The Benefits of Grain Free Dog Food
Figuring out the right diet for your pet’s needs is no easy feat – there are so many options out there and it can be difficult to narrow down the choices to food that will actually nourish your pet’s body. Things get even more complicated for pets with sensitive stomachs or food sensitivities, but there are always alternatives that will cater to your pet’s unique nutritional requirements, such as grain-free food – ideal for dogs who that experience gastrointestinal upset when eating anything that contains grains.
Why Some Dog Foods Have Grain
If you look at the ingredient lists of most dog foods, you’ll notice that a great deal of them contain grains, some of them even listing grains as their first or second ingredient. But do dogs really thrive when fed grain-rich foods? The answer is not completely black or white. While carbohydrates are essential for dogs and need to be a staple of a canine’s nutrition, there are some key aspects to be considered. First, the carbs should come from complex sources such as barley, whole oats, brown rice, whole wheat, whole corn, and sweet potato, to balance blood glucose levels and sustainably support your pet’s energy levels throughout the day. Secondly, carbs, while important, shouldn’t make up for such a huge chunk of your pet’s diet – protein should always be the primary ingredient in dog food.
Pros and Cons of Grains in Dog Food: How Grains Affect Your Pet’s Health
While some grains are not inherently bad for dogs, the way they are used in dog food recipes may be far from ideal for their nutrition. Often highly processed, added in larger quantities than they should, and nutritionally poor. For example, grains in pet food may trigger certain dogs' food sensitivities. Even if your pet is not allergic to grains (which would most definitely cause symptoms ranging from diarrhea to hives and skin itchiness), they might have a delicate tummy that can be irritated by the cheap grain fillers in their food, causing an upset stomach, gassiness, or vomiting.
However, grains are an important part of a dog’s diet – they provide carbohydrates and fiber and ensure that their nutrition is complete and balanced. A way to reap these benefits without exposing your pet to the potential downsides of grains is to opt for other sources of complex carbs and fibers, such as sweet potato, quinoa, or ancestral grains. Grain-free dog food often includes one or more sources of complex carbs, both to ensure that all the essential nutrients are present in the recipe when grains are excluded from it, as well as to introduce important vitamins and minerals your pet needs.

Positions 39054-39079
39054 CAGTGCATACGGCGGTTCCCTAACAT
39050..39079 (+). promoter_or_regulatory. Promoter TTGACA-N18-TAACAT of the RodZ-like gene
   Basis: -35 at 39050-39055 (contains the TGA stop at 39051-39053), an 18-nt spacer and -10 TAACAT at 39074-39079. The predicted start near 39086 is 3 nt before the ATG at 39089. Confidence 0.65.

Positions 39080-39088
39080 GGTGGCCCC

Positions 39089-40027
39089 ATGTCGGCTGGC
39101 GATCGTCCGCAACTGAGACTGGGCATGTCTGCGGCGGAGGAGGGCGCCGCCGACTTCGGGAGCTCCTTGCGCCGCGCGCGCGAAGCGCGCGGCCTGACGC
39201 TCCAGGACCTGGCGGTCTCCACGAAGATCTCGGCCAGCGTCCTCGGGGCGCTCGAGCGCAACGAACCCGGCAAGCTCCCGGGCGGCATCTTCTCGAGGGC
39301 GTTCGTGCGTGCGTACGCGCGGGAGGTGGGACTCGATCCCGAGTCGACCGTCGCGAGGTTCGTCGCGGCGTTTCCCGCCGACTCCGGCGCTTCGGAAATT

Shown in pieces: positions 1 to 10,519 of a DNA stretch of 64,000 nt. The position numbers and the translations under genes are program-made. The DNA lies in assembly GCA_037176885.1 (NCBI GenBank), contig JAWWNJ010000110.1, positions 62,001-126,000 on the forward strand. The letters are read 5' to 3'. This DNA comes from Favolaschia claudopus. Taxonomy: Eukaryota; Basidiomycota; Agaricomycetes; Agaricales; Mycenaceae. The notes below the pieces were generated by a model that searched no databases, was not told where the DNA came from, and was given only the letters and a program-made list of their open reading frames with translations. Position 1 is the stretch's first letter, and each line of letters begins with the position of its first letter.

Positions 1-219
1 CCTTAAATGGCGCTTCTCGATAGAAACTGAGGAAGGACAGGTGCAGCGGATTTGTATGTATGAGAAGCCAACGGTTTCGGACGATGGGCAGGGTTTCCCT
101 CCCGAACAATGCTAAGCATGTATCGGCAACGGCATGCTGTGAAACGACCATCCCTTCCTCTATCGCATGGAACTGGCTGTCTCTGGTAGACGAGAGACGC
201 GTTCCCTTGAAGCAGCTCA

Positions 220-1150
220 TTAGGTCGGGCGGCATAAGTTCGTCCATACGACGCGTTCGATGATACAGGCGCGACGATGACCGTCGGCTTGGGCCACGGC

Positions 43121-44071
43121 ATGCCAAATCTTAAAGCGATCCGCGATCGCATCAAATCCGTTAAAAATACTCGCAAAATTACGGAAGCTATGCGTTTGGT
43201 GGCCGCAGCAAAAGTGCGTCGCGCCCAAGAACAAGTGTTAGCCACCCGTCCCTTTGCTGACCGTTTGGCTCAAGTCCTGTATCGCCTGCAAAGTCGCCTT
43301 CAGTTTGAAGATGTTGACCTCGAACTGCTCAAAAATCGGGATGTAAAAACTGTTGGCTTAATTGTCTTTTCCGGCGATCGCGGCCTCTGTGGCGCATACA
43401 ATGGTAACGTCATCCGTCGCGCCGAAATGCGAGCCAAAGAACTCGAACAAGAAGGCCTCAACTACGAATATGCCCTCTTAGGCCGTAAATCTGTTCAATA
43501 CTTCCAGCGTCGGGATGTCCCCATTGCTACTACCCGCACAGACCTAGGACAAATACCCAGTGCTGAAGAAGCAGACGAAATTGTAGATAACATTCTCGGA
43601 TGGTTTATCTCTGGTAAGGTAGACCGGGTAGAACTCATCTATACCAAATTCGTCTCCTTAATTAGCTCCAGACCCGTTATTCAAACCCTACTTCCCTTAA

Is Grain-Free Food the Right Choice for Your Dog?
If your pet’s tummy is irritated when eating foods that are full of grains, a grain-free formula could be what they need for healthier digestion and other health benefits, such as itch-free skin and a shinier coat. Of course, that doesn’t mean that any type of grain-free food will do – not all of them are formulated to support your pet’s overall health.
One of our favorite choices is Nature's Recipe grain-free dog food, which offers a tried-and-true formula with over 35 years of experience behind it, crafted with purposeful, natural ingredients tailored to suit your pet’s nutritional needs. It is made with real meat, either chicken or fish, and mixed with healthy veggies and wholesome sources of carbs and fiber, such as sweet potato and pumpkin. Needless to say, all of their formulas are free from corn and wheat, contain no artificial preservatives or flavors, and no poultry by-product meal. Nature’s Recipe provides a clean, complete formula that needs no grains to maintain your pet’s good health.
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Amy Tokic, Editor of PetGuide.com, is a passionate animal lover and proud pet parent of Oscar, a Shih Tzu/Chihuahua cross, and Zed, a Japanese Chin. Her love of animals began in kindergarten, when she brought her stuffed dog Snoopy into class with her every day. Now, she writes about her adventures in pet ownership and tirelessly researches products, news and health related issues she can share with other animal enthusiasts. In her free time, Amy loves perusing used book and record stores, obsessing over the latest pet products available and chasing squirrels with wild abandon (a habit attributed to spending too much time with her pooches).
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